1. Get Specific
Nothing can spell out BORING quicker than bland claims that really say nothing. "My clients make more money!" is a perfect example of poor copy that could use a little life. What happens when you change it to, "My clients increased their sales by 23.5% in the first 30 days!" Now that is kicking! It's specific and exciting.
Be sure that your claims sound believable, no matter how unbelievable they are. People are skeptical of "too good to be true" claims. It's better to tone it down, and let them be surprised when it exceeds their expectation.
2. Keep It Short and Sweet
Long paragraphs and complex sentences look too much like work to read. Yeah, readers get bored quickly and easily. Chop it up, and break it up. Don't use paragraphs of more than 7 lines or sentences longer that 18 words. Find ways to shorten it up, and you'll keep the readers attention.
How many long words are in your copy? Replace them with short common words to create a reader-friendly appeal. Let your copy speak to them in the language they are used to hearing. Well, if your readers don't like to spend a lot of time reading... it pays to choose your words carefully.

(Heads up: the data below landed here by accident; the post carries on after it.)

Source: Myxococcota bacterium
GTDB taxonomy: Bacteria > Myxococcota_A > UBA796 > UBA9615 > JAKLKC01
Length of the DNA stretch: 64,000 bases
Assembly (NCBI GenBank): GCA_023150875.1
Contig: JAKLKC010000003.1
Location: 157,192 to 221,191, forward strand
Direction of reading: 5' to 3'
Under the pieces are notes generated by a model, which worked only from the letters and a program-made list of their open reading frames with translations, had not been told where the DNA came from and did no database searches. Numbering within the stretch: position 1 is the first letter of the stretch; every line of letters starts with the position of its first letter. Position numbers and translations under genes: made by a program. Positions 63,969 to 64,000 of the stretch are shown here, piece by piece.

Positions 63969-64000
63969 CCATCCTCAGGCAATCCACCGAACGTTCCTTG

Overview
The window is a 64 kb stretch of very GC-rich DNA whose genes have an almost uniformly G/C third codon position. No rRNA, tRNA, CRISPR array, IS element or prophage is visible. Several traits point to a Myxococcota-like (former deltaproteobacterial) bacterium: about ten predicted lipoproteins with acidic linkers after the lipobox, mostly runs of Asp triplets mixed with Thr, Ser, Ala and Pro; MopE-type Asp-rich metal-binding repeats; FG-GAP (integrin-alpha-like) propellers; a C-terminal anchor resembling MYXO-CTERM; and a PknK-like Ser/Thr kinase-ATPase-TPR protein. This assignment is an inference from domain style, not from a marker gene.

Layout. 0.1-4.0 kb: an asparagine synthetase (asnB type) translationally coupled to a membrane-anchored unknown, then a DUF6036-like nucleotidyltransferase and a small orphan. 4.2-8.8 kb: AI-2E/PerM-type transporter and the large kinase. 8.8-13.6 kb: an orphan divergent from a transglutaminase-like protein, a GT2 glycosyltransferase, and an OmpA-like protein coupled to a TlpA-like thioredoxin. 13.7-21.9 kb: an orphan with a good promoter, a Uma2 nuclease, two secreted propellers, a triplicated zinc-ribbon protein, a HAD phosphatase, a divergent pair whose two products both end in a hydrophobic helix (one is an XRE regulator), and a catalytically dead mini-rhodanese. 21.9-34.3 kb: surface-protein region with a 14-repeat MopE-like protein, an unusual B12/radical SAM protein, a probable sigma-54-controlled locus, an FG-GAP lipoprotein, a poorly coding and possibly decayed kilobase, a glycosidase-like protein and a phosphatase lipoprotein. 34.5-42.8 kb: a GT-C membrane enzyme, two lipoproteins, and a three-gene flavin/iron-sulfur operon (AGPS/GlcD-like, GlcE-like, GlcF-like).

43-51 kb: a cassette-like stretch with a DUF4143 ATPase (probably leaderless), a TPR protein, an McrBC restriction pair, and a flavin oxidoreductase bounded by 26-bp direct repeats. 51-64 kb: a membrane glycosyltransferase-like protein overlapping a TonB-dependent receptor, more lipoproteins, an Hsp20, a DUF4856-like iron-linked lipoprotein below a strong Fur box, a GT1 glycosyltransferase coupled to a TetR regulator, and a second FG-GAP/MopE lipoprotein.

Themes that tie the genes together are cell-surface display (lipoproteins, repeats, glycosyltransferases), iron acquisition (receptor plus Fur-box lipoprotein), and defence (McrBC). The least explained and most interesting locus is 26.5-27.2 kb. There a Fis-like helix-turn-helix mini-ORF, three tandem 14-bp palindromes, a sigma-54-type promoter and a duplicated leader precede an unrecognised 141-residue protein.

3. Keep it Active
Eliminate dull passive phrases. They do little, except bore the heck out of your readers. Dig them out and replace them highly active words that will motivate the reader to get up out of his easy chair and DO something.
The call to action is the most important part of any advertisment. Call, subscribe, join, order, buy... make them hear the call loud enough that they do something - NOW.
4. Skip the Humor
In the right place, and at the right time, humor is an effective tool. Written sales copy just isn't it. Ads are short, concise and to the point. Humor tends to get in the way and distract.
Real life stories captivate readers. They relate to them. The human interest of these stories draws the reader into the message, whereas humor distracts them for the point.
5. Us A Powerful P.S.
A P.S. can be a powerful way to emphasize your product, highlight the points of benefit, or dramatize effects of the purchase. It's the perfect way to summarize your page.
The P.S. is most powerful on Web pages. Surfers often read the headlines and skim to the P.S. where they look to get an idea of what's on the page, and if it's worth their time to read it. Put some effort into making your P.S. captivating.